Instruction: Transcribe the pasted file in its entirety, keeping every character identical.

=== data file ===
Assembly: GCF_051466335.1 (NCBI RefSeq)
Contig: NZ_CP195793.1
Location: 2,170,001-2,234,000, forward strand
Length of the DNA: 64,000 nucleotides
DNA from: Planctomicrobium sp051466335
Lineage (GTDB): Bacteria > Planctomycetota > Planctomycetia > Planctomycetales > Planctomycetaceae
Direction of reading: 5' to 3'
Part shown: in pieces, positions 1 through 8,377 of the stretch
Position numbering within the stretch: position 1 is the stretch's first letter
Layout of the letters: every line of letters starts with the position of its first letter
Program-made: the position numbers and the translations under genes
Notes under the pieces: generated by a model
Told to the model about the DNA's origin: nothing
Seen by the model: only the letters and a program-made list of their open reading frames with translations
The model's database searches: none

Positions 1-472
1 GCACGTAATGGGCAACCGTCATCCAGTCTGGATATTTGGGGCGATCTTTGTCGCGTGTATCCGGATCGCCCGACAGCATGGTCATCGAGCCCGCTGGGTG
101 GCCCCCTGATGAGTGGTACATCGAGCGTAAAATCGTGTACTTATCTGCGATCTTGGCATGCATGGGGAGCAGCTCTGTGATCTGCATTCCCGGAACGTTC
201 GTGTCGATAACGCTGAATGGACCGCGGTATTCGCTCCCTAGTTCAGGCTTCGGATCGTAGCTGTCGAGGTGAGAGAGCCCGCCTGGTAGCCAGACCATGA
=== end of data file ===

Assembly: GCF_051466335.1 (NCBI RefSeq)
Contig: NZ_CP195793.1
Location: 2,170,001-2,234,000, forward strand
Length of the DNA: 64,000 nucleotides
DNA from: Planctomicrobium sp051466335
Lineage (GTDB): Bacteria > Planctomycetota > Planctomycetia > Planctomycetales > Planctomycetaceae
Direction of reading: 5' to 3'
Part shown: in pieces, positions 1 through 8,377 of the stretch
Position numbering within the stretch: position 1 is the stretch's first letter
Layout of the letters: every line of letters starts with the position of its first letter
Program-made: the position numbers and the translations under genes
Notes under the pieces: generated by a model
Told to the model about the DNA's origin: nothing
Seen by the model: only the letters and a program-made list of their open reading frames with translations
The model's database searches: none

Positions 1-472
1 GCACGTAATGGGCAACCGTCATCCAGTCTGGATATTTGGGGCGATCTTTGTCGCGTGTATCCGGATCGCCCGACAGCATGGTCATCGAGCCCGCTGGGTG
101 GCCCCCTGATGAGTGGTACATCGAGCGTAAAATCGTGTACTTATCTGCGATCTTGGCATGCATGGGGAGCAGCTCTGTGATCTGCATTCCCGGAACGTTC
201 GTGTCGATAACGCTGAATGGACCGCGGTATTCGCTCCCTAGTTCAGGCTTCGGATCGTAGCTGTCGAGGTGAGAGAGCCCGCCTGGTAGCCAGACCATGA